73% of People Caring for an Elderly Family Member Admit Lying to Them
New AgingCare.com survey reveals that dishonesty is oftentimes necessary to keep the peace: 73% of those caring for an elderly family member admit being dishonest; 43% on a regular basis.
NAPLES, Fla., April 19, 2013 /PRNewswire/ -- National Honesty Day is April 30, a day intended to encourage people to be more honest and open in their interactions with others. But for family caregivers, honesty may not always be the best policy. AgingCare.com recently surveyed more than 700 people taking care of an elderly parent or family member, and found that 73% admit to lying to the person they're caring for.
Key findings from the survey include:
- 73% of family caregivers admit to lying to the person they're caring for; 43% on a regular, weekly basis.
- Half who admit to lying believe it is justified because it either makes their own life easier, or it's for the elderly family member's 'own good.'
- Only 28% of the people who lie believe it is wrong and feel guilty about it.
- Family caregivers are most honest about their loved one's medical condition, and least honest about their own feelings:
- 65% lie about their own feelings
- 39% lie about other family members
- 20% lie about their loved one's health or well-being
- 10% lie about their loved one's medical reports or test results
An Outlet for Honesty
For those taking care of an elderly family member, striking a balance between honesty and keeping the peace often means bottling up unhealthy angst. The AgingCare.com Caregiver Forum provides an outlet for honesty; over six million caregivers visit this supportive online community each year, where members can share their candid feelings or worries without condemnation, without guilt and without deeply hurting the one they love.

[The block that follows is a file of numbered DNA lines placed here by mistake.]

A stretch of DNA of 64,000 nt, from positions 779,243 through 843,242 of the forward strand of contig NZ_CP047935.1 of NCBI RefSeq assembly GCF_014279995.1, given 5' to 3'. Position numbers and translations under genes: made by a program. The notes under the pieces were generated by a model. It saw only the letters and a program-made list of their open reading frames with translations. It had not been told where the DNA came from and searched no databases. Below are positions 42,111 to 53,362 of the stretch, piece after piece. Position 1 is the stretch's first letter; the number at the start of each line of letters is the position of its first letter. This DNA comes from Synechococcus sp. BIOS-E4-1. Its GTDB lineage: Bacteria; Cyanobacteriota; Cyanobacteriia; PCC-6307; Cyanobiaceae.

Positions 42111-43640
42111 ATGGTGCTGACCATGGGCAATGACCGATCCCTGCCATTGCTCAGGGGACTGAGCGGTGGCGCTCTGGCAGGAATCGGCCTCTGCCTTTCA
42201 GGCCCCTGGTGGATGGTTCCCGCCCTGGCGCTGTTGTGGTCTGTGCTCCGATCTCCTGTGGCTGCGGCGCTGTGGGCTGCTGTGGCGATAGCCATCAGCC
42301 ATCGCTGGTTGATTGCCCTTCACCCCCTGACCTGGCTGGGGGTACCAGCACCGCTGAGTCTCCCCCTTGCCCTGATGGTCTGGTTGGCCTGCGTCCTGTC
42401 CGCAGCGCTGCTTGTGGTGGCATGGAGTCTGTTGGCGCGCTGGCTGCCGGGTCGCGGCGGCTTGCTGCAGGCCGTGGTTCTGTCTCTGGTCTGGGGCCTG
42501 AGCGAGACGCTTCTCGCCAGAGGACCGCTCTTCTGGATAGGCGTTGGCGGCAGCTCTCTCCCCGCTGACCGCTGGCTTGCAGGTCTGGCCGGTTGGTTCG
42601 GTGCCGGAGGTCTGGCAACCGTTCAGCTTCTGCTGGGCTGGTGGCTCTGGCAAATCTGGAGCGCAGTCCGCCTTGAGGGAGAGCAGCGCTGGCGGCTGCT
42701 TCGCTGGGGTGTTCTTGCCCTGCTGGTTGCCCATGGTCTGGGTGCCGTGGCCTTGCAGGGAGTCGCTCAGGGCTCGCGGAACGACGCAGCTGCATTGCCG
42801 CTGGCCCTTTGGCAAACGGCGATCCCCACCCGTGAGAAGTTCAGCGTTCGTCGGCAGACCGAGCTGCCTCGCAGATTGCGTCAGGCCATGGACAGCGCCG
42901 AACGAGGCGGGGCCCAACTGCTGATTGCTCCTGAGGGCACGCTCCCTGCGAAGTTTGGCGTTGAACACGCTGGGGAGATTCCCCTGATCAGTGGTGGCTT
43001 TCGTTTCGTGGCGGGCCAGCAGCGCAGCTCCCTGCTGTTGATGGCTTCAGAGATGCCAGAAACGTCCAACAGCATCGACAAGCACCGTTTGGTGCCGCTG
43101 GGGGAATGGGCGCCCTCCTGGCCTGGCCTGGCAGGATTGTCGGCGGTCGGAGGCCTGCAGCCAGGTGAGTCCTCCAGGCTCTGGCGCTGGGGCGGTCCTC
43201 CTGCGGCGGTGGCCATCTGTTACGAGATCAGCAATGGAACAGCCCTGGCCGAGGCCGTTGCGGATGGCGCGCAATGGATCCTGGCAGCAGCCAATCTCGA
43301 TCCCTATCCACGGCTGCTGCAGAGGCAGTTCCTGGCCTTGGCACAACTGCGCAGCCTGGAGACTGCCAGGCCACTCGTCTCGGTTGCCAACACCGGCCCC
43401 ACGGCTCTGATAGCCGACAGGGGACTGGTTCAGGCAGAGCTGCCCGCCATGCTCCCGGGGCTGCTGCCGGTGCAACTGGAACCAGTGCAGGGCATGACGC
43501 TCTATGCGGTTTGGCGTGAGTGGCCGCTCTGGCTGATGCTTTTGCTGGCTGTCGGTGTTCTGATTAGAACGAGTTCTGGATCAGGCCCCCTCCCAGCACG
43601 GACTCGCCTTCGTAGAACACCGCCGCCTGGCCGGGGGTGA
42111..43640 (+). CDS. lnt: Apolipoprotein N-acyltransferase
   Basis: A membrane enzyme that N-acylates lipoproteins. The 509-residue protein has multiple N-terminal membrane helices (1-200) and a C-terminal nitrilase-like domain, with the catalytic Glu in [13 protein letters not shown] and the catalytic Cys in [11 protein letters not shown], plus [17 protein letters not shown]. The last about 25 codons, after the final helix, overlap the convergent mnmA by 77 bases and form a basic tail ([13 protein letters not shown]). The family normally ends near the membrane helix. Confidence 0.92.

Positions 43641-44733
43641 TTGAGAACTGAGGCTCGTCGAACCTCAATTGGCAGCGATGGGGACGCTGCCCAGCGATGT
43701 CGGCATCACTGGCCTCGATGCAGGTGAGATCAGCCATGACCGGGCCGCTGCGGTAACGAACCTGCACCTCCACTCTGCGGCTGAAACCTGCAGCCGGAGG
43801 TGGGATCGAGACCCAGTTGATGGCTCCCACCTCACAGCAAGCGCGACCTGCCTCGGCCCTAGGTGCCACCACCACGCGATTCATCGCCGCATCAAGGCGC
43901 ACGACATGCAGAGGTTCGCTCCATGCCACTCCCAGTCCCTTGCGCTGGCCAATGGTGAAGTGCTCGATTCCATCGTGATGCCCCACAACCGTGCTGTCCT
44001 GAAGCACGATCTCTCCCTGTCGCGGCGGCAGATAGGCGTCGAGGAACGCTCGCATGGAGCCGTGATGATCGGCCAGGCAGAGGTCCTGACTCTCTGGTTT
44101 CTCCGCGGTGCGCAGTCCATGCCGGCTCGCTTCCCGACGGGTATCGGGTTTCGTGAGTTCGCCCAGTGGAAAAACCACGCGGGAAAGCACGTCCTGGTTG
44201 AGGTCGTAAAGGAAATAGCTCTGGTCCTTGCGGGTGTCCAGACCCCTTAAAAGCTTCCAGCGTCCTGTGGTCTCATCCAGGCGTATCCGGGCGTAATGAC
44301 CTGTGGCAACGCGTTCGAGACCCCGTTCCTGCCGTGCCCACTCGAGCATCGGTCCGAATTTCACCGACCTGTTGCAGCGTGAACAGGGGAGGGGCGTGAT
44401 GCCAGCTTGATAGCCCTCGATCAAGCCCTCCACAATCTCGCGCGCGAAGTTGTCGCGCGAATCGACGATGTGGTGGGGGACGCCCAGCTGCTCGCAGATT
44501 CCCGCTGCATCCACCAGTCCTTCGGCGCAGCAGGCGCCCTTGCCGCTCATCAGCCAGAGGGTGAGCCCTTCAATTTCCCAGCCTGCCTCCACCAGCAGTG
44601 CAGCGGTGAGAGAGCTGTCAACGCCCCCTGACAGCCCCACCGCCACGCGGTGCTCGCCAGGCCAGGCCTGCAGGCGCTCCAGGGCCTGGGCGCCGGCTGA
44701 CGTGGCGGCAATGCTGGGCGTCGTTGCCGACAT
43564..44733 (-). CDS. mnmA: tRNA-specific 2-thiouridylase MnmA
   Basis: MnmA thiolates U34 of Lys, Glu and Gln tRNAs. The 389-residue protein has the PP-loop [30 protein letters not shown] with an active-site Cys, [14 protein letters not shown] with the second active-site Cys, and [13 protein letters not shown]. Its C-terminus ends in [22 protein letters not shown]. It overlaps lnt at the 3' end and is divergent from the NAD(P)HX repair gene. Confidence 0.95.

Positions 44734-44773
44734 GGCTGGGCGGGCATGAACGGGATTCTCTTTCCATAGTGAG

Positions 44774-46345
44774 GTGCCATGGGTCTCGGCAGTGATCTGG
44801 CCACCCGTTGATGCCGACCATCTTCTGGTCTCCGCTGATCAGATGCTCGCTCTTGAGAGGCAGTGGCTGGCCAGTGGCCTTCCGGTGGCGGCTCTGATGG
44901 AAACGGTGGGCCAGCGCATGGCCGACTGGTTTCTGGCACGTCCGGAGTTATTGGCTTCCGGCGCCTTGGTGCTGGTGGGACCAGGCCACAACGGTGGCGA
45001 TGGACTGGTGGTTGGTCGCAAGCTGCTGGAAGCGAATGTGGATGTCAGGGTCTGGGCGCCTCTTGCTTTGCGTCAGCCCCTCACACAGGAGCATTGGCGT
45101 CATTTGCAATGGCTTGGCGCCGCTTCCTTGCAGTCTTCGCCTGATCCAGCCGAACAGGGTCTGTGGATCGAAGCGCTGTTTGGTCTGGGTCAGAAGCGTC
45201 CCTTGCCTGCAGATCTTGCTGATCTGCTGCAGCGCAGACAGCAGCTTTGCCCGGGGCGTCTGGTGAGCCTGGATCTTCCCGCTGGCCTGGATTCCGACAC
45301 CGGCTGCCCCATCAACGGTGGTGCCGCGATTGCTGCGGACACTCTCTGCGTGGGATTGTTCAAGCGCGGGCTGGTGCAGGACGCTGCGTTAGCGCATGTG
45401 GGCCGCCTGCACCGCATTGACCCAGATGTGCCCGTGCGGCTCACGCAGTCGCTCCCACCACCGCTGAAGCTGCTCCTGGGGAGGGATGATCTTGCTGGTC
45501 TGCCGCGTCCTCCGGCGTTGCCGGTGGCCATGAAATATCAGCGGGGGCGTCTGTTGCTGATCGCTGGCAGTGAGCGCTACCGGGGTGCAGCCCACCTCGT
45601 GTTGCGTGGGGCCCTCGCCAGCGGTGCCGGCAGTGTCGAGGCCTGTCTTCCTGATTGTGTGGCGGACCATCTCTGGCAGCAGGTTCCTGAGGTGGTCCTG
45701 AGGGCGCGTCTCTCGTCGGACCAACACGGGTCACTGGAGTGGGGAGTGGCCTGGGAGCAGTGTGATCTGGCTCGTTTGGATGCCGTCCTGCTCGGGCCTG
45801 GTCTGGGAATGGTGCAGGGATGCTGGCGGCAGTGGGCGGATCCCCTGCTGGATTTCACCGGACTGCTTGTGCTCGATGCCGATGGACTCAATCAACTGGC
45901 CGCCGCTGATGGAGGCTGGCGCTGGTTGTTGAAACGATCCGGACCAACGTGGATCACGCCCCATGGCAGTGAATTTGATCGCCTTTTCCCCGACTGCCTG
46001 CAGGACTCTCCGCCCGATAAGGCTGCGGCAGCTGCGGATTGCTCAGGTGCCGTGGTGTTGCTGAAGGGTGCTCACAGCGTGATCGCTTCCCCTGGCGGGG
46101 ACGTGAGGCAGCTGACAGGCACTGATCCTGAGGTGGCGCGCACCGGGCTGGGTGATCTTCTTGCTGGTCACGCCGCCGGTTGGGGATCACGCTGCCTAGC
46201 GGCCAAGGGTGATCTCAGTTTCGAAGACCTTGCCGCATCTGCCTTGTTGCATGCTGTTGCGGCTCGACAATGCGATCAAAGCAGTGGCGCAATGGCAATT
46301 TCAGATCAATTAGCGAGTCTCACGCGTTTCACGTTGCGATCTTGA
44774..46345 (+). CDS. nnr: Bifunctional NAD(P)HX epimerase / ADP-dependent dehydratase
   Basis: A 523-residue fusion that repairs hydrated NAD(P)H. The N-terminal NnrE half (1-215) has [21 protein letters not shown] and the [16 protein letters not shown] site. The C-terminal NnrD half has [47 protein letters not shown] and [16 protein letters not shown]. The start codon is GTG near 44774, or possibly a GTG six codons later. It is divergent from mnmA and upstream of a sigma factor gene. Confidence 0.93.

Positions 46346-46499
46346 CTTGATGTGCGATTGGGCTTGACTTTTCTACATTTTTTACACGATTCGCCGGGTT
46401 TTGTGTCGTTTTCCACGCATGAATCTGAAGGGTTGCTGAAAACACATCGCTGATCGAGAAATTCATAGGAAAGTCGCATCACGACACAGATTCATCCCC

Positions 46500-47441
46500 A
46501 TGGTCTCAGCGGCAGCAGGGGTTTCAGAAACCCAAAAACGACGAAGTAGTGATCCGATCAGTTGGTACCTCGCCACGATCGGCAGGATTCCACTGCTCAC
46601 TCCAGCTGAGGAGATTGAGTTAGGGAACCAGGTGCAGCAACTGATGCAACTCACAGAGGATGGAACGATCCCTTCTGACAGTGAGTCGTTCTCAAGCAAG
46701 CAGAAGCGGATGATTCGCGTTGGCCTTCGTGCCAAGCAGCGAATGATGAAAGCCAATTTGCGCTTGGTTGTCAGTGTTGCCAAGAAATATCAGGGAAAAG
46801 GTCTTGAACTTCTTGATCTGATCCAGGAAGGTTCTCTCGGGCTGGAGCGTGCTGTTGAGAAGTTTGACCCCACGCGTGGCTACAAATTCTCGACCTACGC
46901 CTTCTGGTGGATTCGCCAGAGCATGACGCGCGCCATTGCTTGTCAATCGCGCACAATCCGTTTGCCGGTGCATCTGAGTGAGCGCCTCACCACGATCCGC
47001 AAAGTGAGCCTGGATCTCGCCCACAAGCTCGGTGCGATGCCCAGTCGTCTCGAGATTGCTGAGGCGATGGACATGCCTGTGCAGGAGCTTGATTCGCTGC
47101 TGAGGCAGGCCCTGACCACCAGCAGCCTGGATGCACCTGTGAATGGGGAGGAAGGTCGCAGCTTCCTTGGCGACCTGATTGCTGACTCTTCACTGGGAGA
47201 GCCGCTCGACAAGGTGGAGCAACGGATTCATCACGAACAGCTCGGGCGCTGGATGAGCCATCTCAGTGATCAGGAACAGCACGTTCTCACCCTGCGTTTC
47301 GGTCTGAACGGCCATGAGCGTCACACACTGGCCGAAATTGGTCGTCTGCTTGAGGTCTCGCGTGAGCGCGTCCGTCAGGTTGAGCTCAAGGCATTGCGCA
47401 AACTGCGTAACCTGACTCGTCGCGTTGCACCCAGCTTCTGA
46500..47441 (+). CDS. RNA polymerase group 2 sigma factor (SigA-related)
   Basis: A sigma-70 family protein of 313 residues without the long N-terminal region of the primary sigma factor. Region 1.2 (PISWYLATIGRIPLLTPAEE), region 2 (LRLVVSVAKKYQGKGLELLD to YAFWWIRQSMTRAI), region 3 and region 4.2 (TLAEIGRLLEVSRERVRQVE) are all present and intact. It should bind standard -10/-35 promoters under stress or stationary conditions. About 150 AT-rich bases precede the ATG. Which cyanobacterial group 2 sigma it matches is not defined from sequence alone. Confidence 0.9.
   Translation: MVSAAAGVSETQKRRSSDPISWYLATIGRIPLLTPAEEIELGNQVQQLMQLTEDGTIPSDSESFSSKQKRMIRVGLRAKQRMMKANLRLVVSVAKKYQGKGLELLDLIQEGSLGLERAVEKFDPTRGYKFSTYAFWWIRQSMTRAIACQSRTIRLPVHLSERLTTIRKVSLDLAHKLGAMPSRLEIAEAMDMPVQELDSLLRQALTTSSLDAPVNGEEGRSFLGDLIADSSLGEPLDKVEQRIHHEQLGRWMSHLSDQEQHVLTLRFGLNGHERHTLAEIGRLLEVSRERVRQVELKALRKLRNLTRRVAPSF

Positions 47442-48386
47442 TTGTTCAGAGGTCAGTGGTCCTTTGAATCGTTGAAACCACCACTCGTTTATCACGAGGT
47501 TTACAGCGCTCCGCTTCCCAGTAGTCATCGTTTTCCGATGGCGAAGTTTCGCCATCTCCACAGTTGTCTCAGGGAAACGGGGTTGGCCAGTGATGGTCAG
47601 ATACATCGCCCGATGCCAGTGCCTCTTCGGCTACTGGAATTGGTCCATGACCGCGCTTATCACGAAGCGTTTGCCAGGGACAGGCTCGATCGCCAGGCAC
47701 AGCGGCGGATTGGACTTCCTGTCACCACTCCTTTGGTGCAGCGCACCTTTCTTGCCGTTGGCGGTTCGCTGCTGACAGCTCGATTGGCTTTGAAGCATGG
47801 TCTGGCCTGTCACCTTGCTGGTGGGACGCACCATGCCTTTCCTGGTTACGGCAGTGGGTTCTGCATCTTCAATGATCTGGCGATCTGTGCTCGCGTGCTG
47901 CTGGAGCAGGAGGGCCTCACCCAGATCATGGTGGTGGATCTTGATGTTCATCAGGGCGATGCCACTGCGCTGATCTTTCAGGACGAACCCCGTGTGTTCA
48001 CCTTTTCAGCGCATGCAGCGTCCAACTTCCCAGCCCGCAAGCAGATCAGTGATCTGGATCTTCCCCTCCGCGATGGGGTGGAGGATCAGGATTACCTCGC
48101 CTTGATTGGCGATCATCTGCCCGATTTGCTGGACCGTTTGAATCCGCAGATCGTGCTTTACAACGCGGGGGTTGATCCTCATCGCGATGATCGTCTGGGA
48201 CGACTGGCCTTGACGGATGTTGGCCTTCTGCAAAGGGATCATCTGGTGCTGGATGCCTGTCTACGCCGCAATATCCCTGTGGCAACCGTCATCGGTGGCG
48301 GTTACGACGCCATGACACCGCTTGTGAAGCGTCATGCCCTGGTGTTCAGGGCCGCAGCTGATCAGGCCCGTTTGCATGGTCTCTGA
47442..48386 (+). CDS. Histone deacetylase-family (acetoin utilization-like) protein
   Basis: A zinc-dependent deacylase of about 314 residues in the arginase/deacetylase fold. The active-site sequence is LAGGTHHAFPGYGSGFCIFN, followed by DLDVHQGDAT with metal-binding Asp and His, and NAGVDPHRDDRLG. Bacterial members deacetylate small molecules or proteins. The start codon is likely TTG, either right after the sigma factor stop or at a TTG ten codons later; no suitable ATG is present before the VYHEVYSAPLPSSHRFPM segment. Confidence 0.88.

What would family caregivers say if they could be completely honest? The following comments from the Forum provide a glimpse of the feelings that are suppressed each day by those caring for elderly family members.
- People tell me how great I am for taking care of my mom and when they tell me this I feel worse because of the way I really feel deep inside. I want my life back.
- I am a fixer and I can't fix any of this. It is like watching a bad movie that you can't leave.
- I feel torn: I love her and hate her at the same time. I just wish all of this would end.
- I'm usually pretty compassionate, but people who compare taking care of someone with dementia to taking care of a child should be whomped upside the head.
- Mom said "I don't have a head ache now." I'd laugh inside, and say to myself... maybe not you.... but I felt like I am going crazy, and I have a head ache every day.
AgingCare.com is a free online resource that provides information and support to help those caring for elderly family members. Visit www.AgingCare.com.
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